Home > Rapid synthesis: examining the impacts of educational interventions for families affected by opioid use.

McMaster Health Forum. (2019) Rapid synthesis: examining the impacts of educational interventions for families affected by opioid use. Ontario: McMaster University. 32 p.

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Key messages

Questions

  • What harm reduction-based educational interventions have been found to be effective for improving maternal, neonatal and parenting outcomes in families affected by opioid addiction?
  • What components of harm reduction-based educational interventions for families affected by opioid addiction are needed to ensure impact? 

Why the issue is important

  • Opioid addiction has emerged as a pressing public-health issue in recent years, with more than 8,000 opioid-related deaths recorded in Canada between January 2016 and March 2018.
  • The national trends indicate that opioid-related deaths are increasing and are a serious concern for health and social systems in Canada.
  • There are well-documented harms associated with maternal opioid use.
  • Reducing harms associated with opioid addiction is an important component of addressing the epidemic, and educational interventions can complement other interventions to support families affected by opioid addiction, but there is no clear consensus on which programs and approaches are most effective.
  • This rapid synthesis was requested to provide evidence to inform educational interventions for families affected by opioid addiction in areas such as improving maternal, neonatal and parenting outcomes. 

What we found

  • We found 18 relevant documents, including 14 systematic reviews and four primary studies that addressed the two questions.
  • For the first question, the literature evaluated two harm reduction-based educational interventions (psychoeducation and family harm-reduction education) and possible components of harm reduction-based educational interventions, with the most relevant components including behavioural therapy, counselling, family therapy, school-based interventions, multi-systemic therapy and motivational interviewing.
  • Overall, the literature focused on interventions targeted at addressing drug use in general for both adolescents and adults, and there was limited evidence regarding interventions specifically targeted at addressing opioid addiction.
  • For educational interventions:

o psycho-education was found to be less effective than family-therapy interventions;

o in an older low-quality review psycho-education, as well as other components of educational interventions (e.g., multi-systemic therapy and motivational interviewing) were found to be effective at reducing drug use among youth with conduct problems, but the evidence base for psycho-education was noted as being very limited;

o combined substance-use treatment and parenting-skills programs are effective at reducing drug use and improving parenting skills;

o a group-based psycho-educational program for patients with concurrent mental health challenges did not have an effect in a primary study on reducing heroin use (although it did have an effect for other drugs), and heroin users also had a lower retention rate in another primary study; and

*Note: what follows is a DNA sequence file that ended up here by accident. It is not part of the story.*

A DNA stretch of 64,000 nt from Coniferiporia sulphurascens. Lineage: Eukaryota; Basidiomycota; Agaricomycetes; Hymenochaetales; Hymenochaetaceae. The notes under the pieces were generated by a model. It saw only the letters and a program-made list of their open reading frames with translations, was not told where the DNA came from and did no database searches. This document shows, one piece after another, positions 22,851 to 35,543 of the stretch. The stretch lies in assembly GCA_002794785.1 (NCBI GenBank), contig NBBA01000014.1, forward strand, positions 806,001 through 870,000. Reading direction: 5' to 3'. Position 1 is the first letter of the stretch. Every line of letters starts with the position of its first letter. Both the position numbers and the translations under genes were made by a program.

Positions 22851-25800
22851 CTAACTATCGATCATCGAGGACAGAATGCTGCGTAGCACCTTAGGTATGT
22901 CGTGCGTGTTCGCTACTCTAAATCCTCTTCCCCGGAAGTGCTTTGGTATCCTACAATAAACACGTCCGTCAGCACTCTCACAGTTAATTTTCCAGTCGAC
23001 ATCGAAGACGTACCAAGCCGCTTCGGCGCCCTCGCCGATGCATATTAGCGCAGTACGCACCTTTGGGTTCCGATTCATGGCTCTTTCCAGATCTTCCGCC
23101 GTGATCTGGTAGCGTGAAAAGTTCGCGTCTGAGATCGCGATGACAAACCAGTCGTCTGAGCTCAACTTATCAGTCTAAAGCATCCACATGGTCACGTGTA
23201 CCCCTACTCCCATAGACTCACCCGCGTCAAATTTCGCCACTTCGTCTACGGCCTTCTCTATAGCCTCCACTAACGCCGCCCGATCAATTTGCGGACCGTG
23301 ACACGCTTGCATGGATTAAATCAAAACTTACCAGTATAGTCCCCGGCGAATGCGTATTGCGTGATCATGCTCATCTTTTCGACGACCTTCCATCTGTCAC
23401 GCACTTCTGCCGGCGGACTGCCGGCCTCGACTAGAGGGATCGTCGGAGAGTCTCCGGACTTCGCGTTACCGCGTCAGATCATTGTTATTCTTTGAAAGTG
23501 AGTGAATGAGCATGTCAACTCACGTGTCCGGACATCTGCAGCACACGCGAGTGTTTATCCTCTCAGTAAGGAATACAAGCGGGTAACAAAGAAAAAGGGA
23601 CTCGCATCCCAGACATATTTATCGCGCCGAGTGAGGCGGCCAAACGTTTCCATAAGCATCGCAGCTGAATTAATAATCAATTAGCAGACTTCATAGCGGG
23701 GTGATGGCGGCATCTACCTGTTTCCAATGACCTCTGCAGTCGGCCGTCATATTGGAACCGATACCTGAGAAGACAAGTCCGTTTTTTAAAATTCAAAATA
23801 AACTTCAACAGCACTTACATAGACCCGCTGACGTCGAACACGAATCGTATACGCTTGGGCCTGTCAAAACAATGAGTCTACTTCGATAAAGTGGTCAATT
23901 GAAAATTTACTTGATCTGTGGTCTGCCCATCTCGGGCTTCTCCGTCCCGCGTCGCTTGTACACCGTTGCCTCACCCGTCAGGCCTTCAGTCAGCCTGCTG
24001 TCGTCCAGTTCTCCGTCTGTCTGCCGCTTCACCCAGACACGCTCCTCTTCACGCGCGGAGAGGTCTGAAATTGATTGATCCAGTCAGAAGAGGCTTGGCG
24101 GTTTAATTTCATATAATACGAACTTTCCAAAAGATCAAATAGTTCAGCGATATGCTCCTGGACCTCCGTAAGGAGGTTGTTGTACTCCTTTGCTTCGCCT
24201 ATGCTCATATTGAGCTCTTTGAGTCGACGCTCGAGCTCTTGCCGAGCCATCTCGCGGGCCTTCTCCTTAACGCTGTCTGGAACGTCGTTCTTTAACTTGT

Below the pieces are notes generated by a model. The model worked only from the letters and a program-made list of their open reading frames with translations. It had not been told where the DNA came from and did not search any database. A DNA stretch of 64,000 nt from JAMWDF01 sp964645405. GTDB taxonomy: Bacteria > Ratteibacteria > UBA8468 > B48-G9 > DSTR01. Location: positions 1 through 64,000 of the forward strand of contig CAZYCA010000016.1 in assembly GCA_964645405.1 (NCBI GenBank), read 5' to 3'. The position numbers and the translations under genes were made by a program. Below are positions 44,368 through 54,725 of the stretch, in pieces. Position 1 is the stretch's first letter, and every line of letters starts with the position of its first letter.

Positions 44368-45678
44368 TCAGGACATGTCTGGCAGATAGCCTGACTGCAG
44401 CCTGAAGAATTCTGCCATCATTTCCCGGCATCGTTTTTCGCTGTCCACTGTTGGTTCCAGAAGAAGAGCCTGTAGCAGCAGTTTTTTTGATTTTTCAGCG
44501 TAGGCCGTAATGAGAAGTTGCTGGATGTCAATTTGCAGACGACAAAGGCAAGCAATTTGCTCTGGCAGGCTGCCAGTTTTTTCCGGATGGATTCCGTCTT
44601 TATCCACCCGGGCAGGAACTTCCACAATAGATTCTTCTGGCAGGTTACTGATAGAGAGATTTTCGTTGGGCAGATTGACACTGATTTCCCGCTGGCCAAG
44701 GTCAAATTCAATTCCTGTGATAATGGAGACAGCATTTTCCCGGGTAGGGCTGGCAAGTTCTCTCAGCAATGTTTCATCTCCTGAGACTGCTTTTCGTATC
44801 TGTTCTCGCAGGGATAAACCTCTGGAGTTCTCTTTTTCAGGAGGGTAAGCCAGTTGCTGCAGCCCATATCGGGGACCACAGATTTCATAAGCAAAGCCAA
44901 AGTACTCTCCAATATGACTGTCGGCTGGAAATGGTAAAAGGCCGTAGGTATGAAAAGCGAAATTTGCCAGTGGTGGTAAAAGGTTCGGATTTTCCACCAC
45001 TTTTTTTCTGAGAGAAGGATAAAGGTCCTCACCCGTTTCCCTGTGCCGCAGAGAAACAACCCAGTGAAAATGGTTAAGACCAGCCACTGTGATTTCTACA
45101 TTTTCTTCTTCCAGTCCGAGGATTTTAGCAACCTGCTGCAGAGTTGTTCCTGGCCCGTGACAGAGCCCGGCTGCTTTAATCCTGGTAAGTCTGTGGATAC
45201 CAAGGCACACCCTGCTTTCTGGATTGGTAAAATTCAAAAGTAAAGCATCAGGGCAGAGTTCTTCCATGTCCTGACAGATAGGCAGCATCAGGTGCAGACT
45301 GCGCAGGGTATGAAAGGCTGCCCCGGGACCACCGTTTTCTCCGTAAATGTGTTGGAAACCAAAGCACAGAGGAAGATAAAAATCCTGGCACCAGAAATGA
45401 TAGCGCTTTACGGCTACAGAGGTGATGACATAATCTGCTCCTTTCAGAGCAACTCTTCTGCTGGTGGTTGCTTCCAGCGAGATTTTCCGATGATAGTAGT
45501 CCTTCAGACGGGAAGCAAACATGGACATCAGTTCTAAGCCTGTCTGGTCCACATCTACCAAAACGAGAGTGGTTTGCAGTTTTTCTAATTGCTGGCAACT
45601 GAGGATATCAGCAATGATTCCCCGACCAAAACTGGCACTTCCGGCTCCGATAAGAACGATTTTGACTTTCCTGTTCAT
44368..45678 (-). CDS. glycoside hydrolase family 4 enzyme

o an eight-session education intervention for spouses which was evaluated in Iran at a methadone maintenance clinic resulted in improved marital satisfaction when compared to a control group, but no effect on relapse rates was found for patients.

  • In general, there was limited evidence regarding what impact harm reduction-based educational interventions had on neonatal outcomes and maternal outcomes beyond outcomes based on drug use.
  • For the second question, the literature described how numerous factors have both enhanced and hindered the impact of harm reduction-based educational interventions for adolescent and adult patients.
  • Mechanisms for enhancing the impact included a focus on improving relational aspects of care for patients as well as including complementary interventions, including various types of therapy, and factors identified as hindering the impact of interventions included situations where patients are forced into treatment and not given an active role to participate in the intervention.
Item Type:Evidence resource
Drug Type:Opioid
Intervention Type:AOD disorder, AOD disorder treatment method, AOD prevention, AOD disorder harm reduction, Education and training, Psychosocial treatment method
Date:September 2019
Pages:32 p.
Publisher:McMaster University
Corporate Creators:McMaster Health Forum
Place of Publication:Ontario
EndNote:View
Subjects:B Substances > Opioids (opiates)
HJ Treatment method > Psychosocial treatment method
J Health care, prevention and rehabilitation > Prevention outcome
J Health care, prevention and rehabilitation > Prevention approach > Family-focused prevention
J Health care, prevention and rehabilitation > Prevention approach > Prevention through information and education
L Social psychology and related concepts > Marital relations > Family and kinship > Family structure > Family support
L Social psychology and related concepts > Marital relations > Family and kinship > Family relations > Family role
L Social psychology and related concepts > Marital relations > Family and kinship > Family and substance use > Substance related family problems
T Demographic characteristics > Prevention worker

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